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Illustration by Aaron McKinney

What if I inject myself with an EpiPen?

Be warned from Eddy's personal experience: Fire yourself in the leg with an EpiPen, and you're gonna want some better drugs on hand, cause it's gonna suck. EpiPens are spring-loaded hypodermic needles full of epinephrine, prescribed to stop allergic overreactions so severe that the lungs don't work properly and the throat can close completely, which makes it hard to continue living. People with allergies to bee stings and shellfish often carry them around, especially when they're in the backcountry where ambulances don't go.

"It's not the kind of drug that makes you feel good," says Buck Tilton, author of Don't Get Poisoned: Protect Yourself from Wilderness Toxins. Epinephrine, a form of adrenaline, opens your airways and constricts your blood vessels. "Your heart pounds, you get a headache from lack of oxygen to the brain, you'll feel agitated," says Tilton. "Once you come down, you'll feel really tired."

So, the effects are similar to visiting Mother's for Tuna Mac-Tuesday. Unless you do a bunch of EpiPens, says Tilton, there's no real danger. Just don't inject yourself in the finger, he warns. The vessel constriction could choke off all oxygen to small a small appendage for so long it dies, as with frostbite. Overall, EpiPen use comes in on the fun scale somewhere between Scopolamine seasickness patches and snorting the contents of those desiccant packs that come in your freeze-dried Chili Mac.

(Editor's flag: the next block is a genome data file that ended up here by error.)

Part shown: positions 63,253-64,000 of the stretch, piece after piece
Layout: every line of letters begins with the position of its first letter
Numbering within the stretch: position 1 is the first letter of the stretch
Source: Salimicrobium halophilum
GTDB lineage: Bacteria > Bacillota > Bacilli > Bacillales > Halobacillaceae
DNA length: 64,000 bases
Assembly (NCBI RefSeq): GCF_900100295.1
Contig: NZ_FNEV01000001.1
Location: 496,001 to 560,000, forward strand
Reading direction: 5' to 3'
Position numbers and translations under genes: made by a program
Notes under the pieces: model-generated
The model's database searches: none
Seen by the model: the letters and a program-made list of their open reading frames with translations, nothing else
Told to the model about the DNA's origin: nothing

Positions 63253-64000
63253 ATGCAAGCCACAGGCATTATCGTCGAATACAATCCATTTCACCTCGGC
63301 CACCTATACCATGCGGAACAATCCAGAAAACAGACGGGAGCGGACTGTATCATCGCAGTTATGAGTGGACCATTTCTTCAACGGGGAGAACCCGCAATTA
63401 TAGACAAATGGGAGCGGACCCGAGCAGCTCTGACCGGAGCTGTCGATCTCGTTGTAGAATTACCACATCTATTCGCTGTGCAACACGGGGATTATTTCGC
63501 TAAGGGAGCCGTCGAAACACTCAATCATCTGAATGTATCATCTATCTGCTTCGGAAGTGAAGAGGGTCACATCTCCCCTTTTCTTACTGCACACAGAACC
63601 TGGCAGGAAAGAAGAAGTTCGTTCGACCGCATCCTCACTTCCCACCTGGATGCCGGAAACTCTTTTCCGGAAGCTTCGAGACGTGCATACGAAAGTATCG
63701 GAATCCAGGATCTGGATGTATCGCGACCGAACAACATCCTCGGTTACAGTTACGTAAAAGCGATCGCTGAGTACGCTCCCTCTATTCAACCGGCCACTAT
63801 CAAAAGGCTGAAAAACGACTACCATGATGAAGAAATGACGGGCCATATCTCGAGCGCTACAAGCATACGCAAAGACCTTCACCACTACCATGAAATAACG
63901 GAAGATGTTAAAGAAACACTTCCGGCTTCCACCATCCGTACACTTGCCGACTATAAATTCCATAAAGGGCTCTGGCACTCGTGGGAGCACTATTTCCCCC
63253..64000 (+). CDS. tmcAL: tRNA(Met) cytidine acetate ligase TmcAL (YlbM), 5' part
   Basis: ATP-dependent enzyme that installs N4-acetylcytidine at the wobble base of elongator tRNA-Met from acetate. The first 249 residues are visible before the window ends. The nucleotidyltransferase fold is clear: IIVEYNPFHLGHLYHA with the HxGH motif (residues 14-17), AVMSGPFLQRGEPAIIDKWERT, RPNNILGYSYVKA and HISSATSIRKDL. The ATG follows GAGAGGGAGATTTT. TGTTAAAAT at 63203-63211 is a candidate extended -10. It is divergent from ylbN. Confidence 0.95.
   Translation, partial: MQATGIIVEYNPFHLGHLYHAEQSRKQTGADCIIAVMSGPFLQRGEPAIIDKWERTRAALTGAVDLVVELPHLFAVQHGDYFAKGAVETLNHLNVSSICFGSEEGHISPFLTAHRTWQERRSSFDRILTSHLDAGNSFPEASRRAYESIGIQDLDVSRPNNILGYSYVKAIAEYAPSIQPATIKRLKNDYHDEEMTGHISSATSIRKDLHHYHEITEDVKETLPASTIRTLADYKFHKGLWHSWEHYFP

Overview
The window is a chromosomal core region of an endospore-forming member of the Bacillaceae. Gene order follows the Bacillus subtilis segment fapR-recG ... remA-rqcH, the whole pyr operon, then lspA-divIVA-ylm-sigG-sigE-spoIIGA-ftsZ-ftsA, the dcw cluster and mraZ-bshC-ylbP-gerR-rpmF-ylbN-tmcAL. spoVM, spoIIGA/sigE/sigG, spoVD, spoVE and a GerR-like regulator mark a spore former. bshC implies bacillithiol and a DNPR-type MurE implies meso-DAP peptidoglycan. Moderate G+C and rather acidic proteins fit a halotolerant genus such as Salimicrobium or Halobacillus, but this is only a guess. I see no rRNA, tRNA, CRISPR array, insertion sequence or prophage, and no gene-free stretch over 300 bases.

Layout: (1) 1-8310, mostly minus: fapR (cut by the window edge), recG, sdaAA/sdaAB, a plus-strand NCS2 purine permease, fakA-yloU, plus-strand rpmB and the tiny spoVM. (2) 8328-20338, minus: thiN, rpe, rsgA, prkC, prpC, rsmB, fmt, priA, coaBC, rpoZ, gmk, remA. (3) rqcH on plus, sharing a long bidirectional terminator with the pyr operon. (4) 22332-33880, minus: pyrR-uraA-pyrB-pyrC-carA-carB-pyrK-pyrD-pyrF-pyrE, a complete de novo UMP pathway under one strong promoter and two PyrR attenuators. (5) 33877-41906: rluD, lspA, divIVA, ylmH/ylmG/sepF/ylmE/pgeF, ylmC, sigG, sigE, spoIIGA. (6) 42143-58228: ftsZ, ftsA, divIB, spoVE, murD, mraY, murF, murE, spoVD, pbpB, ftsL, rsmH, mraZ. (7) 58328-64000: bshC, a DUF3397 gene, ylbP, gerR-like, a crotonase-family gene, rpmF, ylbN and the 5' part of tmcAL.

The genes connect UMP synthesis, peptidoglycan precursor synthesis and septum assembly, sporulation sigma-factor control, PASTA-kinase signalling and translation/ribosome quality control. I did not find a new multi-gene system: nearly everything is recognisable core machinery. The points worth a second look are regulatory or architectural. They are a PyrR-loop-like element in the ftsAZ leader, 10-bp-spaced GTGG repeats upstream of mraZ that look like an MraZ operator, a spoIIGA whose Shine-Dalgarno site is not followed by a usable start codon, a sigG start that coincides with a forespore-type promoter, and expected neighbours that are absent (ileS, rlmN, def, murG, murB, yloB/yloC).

What should I do if I spot a black bear cub in a tree?

The conventional wisdom on big animals is never get between a mother and a baby— goes for moose, bear, and as Eddy learned last week in the Piggly Wiggly cereal aisle, cart-wielding soccer moms. Grizzly bears out West routinely kill people who accidentally encounter momma bears with cubs. It's different for black bear, though, says Dr. Lynn Rogers, biologist at the Wildlife Research Institute. "They're naturally timid, so at the first sign of danger, the mother sends the bear cubs up a tree and then goes to hide herself," he says. "If you happen upon a bear cub in a tree, there's no need to be alarmed, as the mother is likely in another tree nearby and will stay there until you leave."

None of the black bear's traditional predators—grizzlies, wolves, and (10,000 years ago) saber-toothed cats— climb trees, says Rogers, so they evolved with this strategy. "The mother will huff, and the cubs just jump for the trees," Rogers says. Out of respect for the bears you should just let them be, but you are in no danger. Unless, like young Eddy, you find a cub has taken up fortifications in your backyard tree house, availing himself of your provisions. If there's Cap'n Crunch at stake, anything goes.

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